In S.C., high-tech bet on hydrogen-powered cars may be move in wrong direction

The Obama administration's plan to cut research dollars for hydrogen-powered cars is not good news for South Carolina and its capital city Columbia, which just last month opened two hydrogen fueling stations and unveiled the state's "hydrogen freeway."

Taxpayers have pumped $40.7 million in the Midlands region of the state alone into building a new high-tech economy based, in large part, on hydrogen and fuel-cell research, primarily at the University of South Carolina.

A spokesman for South Carolina Gov. Mark Sanford said Friday the Obama administration cutbacks show hydrogen proponents in the state Legislature might be backing the wrong technology in the effort to build a high-tech economy.

Federal officials favor hybrid electric plug-ins cars -- not fuel-cell-powered vehicles -- to help ease the country's dependence on oil.

"Government should not try to pick the industry of the future," Sanford spokesman Joel Sawyer said. "We shouldn't be in the business of picking horses in this race."

But local officials say most of their efforts -- and those of USC -- have been on stationary applications for the pollution-free technology, such as generators, and might not feel the pinch of the cutbacks.

U.S. Steven Chu told reporters Thursday the president will recommend that federal dollars be drastically cut for hydrogen transportation research because the infrastructure -- fueling stations and hydrogen production and transport systems -- is too costly and would take too long to develop -- up to 20 years.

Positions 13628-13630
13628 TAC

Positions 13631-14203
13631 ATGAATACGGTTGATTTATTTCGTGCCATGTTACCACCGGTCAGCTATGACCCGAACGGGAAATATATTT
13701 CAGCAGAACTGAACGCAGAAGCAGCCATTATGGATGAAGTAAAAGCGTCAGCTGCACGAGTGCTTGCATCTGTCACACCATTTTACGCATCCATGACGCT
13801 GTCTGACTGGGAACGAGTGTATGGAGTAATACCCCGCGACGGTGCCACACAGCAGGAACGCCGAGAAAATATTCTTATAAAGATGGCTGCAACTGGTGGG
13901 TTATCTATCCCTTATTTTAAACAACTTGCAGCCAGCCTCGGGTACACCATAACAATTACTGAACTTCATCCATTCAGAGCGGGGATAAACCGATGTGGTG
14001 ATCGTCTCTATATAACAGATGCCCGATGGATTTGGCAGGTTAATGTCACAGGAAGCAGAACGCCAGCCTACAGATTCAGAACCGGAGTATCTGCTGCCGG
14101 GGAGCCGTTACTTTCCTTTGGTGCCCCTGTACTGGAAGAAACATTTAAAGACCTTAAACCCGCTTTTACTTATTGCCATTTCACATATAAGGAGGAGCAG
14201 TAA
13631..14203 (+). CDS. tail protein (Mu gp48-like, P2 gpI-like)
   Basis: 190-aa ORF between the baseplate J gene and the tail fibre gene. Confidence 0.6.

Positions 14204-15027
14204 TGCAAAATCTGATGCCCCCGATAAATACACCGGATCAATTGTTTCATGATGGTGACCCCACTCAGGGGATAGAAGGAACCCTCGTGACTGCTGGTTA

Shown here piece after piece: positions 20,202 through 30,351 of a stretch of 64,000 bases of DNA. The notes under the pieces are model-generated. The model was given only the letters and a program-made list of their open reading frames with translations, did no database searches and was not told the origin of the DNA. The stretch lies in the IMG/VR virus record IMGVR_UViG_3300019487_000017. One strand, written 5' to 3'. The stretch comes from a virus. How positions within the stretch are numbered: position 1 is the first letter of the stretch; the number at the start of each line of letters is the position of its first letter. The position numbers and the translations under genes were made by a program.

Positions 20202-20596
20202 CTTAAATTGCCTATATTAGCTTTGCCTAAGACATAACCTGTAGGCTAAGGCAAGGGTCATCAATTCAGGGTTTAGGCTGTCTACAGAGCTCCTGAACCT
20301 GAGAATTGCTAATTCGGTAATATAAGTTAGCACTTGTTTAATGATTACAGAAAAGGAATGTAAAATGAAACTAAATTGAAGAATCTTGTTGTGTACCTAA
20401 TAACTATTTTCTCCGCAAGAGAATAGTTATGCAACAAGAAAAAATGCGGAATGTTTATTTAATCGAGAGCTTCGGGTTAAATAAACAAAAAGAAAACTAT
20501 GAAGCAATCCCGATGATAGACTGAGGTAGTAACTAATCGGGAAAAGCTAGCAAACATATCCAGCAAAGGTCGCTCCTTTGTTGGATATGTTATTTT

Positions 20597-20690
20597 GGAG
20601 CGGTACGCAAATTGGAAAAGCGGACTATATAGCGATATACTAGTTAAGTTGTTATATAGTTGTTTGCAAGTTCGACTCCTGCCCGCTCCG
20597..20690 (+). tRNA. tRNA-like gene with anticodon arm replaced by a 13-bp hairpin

Chu said the Energy Department will back other fuel-efficient, nonpolluting cars, such as , in an effort to more quickly stem the nation's dependence on foreign oil.

The Energy Department funded $160 million in hydrogen transportation research this year. Next year, under President Barack Obama's proposal, that funding could drop as low as $60 million, said Shannon Baxter-Clemmons, executive director of the S.C. Hydrogen & Fuel Cell Alliance.

"This is a strange turn of events," Baxter-Clemmons said. "We are very close to the tipping point (making fuel-cell applications, including cars, commercially viable). To stop that now is a waste of taxpayer dollars."

The one bright spot in the news is that Chu told reporters the Energy Department should continue research into stationary fuel cells for applications like batteries or backup power sources.

Columbia Mayor Bob Coble said those stationary uses -- such as fuel-cell backup power batteries at Fort Jackson and the fuel cell-powered scoreboard at USC's new baseball stadium -- "are where our efforts and research have focused. That's where the short-term economic development is."

The mayor added: "I would agree with them that hydrogen cars are not a short-term solution (to the nation's dependence on oil). But we should go to Washington and make the case that not funding the long-term solution is short-sighted."

USC officials said it was unclear Friday how grants for research would be affected -- which grants would be considered research for cars and which would be for other purposes.

USC recently announced a $12.5 million grant from the Energy Department for hydrogen research, the largest research grant in school history. That grant was for stationary applications, school officials said.

The news also could affect Columbia's and the state's emergence as a hydrogen research and development hub.

Last month, Columbia hosted the National Hydrogen Association Conference & Expo, drawing about 700 attendees from around the world and 2,500 members of the public -- most of those to view and ride in hydrogen-powered cars.

As part of the event, Aiken County and Columbia also announced the opening of two hydrogen fueling stations, and S.C. Speaker of the House Bobby Harrell, R-Charleston, proclaimed the opening of the S.C. Freeway.


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